NTLK Re: Which rechargeables to use

From: Gruendel, Frank 3837 PPE-WT (Frank.Gruendel@de.heidelberg.com)
Date: Tue Jan 11 2000 - 07:41:57 EST

Steve asked...

>Here's what I need to know: what
>kind of rechargeables do I need to buy when I go down to KMart next, or do
>need to find an official "Newton Battery Pack" somewhere for this?

Myq replied...

>You can make your own with NiMH AA rechagables with the battery tray and
>modifications, although I've never done it. There's instructions on the

Adam chimed in...

>NiCd batteries have a
>different pattern of power draw and the Newton can't accurately predict the
>battery level of NiCd batteries.
>The best strategy I have come up with is to buy a brick of 40 AA batteries
>for $12.99 (no brand) this usually lasts me 6 months.

To save bandwidth I'll answer all of that in one mail.

1) As to making your own rechargeable, you'll probably find instructions
   somewhere one level deeper than http://www.newton-lifestyle.de/artikel/
   It's a german site and the instructions will thus be in German.
   Unfortunately, our stupid network is currently down, so I can't verify
   this url right now.
   Personally, I wouldn't recommend bothering due to 3)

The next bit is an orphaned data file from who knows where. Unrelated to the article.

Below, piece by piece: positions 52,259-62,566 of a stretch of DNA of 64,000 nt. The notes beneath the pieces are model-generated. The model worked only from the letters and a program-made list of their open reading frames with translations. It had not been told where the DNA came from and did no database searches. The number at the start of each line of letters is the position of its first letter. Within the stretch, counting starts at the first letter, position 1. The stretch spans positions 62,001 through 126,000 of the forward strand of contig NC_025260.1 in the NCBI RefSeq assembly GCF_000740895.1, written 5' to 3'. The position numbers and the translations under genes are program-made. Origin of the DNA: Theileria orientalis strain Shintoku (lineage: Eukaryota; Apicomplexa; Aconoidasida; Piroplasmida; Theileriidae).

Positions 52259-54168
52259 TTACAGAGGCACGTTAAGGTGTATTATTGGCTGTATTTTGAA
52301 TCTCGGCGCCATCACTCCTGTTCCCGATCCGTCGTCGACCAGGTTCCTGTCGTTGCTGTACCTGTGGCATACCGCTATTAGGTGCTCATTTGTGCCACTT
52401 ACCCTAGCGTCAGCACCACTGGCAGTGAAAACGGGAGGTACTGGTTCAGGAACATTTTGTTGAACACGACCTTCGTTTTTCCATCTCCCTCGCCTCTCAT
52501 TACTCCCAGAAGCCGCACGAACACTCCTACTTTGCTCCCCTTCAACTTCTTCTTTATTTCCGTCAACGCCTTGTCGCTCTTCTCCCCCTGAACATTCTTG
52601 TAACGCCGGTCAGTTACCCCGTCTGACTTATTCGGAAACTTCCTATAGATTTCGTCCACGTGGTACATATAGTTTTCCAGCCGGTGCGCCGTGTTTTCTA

2) To express what (I think) Adam means a bit more clearly: The Newton can
   predict the remaining battery capacity fine as long as it knows which
   kind of batteries are installed in the machine. This is why all Newtons
   prior to the MP2K have a switch that is depressed by the original Apple
   battery pack. The MP2000/2100 have two contacts in the battery pack with
   a little electronics attached within the battery cage for the same
   Both versions tell the MP that a rechargeable pack is installed. For all
   Newtons up to the MP 130 this will mean NiCd's (as rechargeable packs
   sold by Apple for these machines were always based on this type), for
   everything younger this will mean NiMH's (as all packs for the MP2K were
   based on NiMH).

3) There are a couple of workarounds. If you, like me, aren't eager to
   a dead battery pack, thus effectively preventing using the batteries in
   any other device, you can put them in just like normal batteries. If you
   don't trick the Newton into thinking a rechargeably pack is installed,
   MP will think that non-rechargeable alkalines are installed and calculate
   remaining capacity accordingly (wrong). Nine out of ten times this means
   you either don't get a battery low warning at all or you get it only
   before the MP automatically shuts off.
   The good news is there are apps that let you control when the battery low

   warning occurs. I don't know the names right now, maybe someone else can
   You can even replace the NiCd rechargeables by NiMH cells. Although the
   charge curve of all Newtons up to the 130 is for NiCd's, many on this
list have
   reported they are doing this all the time and it works. Most likely you'd
   get optimum performance out of the batteries, but still way more than out
   of NiCd's.

4) As to the "brick" solution, I'd rather not comment.

Sorry for the long-winded post. I had the feeling this needed some


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